The discipline of Spiritual direction is defined by the classic work, The Spiritual Disciplines Handbook by Adele Ahlberg Calhoun as follows: “to give caring attention to my relationship with God, accompanied by the prayerful presence of someone who helps me listen well to God” (Calhoun, 2015, p. 16).
Essentially the practice of Spiritual Direction is one person receiving Christian guidance from another person. This example is quite common in the pages of the Bible. We see John the Baptist teaching his disciples and helping the lost to prepare themselves for the coming of Jesus Christ. We see Paul calling himself the spiritual father of his young mentee Timothy. We see it in the Old Testament relationships like those between Moses and his father-in-law Jethro, where one seeks spiritual advice from the other. We see relationships like those between Elijah and Elisha, Samuel and David, Jonathan and David, Ruth and Naomi, Moses and Aaron, Abraham and Lot, and Paul and Philemon just to name a few. Of course the greatest example we see in the Bible in the practice of spiritual direction, comes from Jesus himself who actively mentors and advises his twelve disciples.
One powerful example from the gospels is the example of Jesus as spiritual director to Peter. Jesus tells Peter that when he falls into the hands of sinners, and is betrayed and arrested, Peter will deny him three times. But he encourages Peter, and tells him that he has prayed for him, and reminds him to encourage the other brothers and sisters after this happens (Luke 22:31-62 NIV). Jesus instructs Peter spiritually, by reminding him that though he will deny his savior, he will “turn again” and then will encourage the others. The conclusion of this saga comes when Jesus is resurrected and talks with Peter, asking him three times: “Peter, do you love me?” (John 21:15-25 NIV). Jesus gently guided Peter back into right standing, encouraging his repentance through three declarations of faith and love for his savior, cancelling out his three denials. This is the epitome and greatest expression of spiritual direction. If only we could all be so lucky as to have Jesus himself as our personal teacher and spiritual director.
The timeless classic, the Pilgrim’s Progress seems to picture the character “evangelist” as a sort of spiritual director helping guide Christian toward the fullness of God, along the pathway to the eternal city. Bunyan wrote in his classic, “Then said Evangelist, pointing with his finger over a very wide field, Do you see yonder Wicket Gate? The man said, No. Then said the other, Do you see yonder Shining Light? He said, I think I do. Then said Evangelist, Keep that Light in your eye, and go directly thereto, so shalt thou see the Gate; at which thou knockest, it shall be told thee what thou shalt do.” Christian could not quite see beyond the wicked gate, but evangelist pointed Christian toward the prize. He didn’t point to himself, or take any sort of direct authority, but simply pointed and guided Christian in the right direction. That is the true task of the spiritual director, to guide the directee closer to the honest fullness of God.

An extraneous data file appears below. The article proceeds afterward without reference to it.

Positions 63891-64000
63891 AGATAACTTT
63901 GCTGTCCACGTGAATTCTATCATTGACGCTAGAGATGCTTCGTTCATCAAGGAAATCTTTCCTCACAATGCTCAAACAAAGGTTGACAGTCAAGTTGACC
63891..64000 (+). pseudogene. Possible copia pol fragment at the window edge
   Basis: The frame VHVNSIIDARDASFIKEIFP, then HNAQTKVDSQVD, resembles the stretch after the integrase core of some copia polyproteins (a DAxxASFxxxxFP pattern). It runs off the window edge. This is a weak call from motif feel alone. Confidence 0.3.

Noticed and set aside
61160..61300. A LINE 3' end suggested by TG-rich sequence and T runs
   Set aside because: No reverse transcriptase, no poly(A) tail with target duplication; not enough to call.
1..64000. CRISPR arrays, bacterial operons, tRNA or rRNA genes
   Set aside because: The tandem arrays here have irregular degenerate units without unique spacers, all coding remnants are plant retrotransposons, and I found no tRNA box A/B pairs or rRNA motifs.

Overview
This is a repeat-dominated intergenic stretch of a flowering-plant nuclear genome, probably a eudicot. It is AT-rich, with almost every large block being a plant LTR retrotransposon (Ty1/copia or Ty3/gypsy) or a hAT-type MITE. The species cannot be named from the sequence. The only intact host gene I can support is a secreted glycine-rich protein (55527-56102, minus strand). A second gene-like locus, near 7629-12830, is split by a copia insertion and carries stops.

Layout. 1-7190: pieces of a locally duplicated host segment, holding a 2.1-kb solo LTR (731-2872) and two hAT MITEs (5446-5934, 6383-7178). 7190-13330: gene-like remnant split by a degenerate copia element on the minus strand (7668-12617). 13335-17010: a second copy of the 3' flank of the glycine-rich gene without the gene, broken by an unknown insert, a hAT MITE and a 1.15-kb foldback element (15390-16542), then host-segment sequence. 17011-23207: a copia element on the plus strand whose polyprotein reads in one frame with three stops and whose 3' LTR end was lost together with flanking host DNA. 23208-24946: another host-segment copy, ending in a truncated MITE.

“A spiritual director listens with one ear to God, and the other to the directee, always encouraging the directee to recognize where God can be found throughout the journey” (Calhoun, 2015, p. 133). The idea is to help guide the individual seeking God even closer to God, and to be one whom the Spirit of God speaks through to help guide the individual. This is one of the reasons Christians are commanded to be engaged together in regular fellowship. One person can and does help another to grow closer to God, through various intentional practices. As the scriptures say, “As iron sharpens iron, so one person sharpens another” (Proverb 27:17 NIV). It’s interesting that in the pattern for church discipline described in Matthew chapter eighteen the first step is to go to the person directly, one on one, and seek the repentance of the individual in question. Of course the spiritual director must be a mature Christian who is experienced in guiding Christians closer to God. But it shouldn’t be understood as something that only a priest or trained lay leader is capable of doing. All Christians can and should partake in spiritual direction. Calhoun (2015) indicates the true and clear purpose of spiritual direction; the goal is to longingly drink from the waters of the river of life (Jesus Christ) and to partake in a deeper intimacy with the Trinity (p. 133). Spiritual direction as a spiritual practice is quite popular in Catholic circles, though it has gained some popularity in protestant circles as well (Calhoun, 2015, p. 133).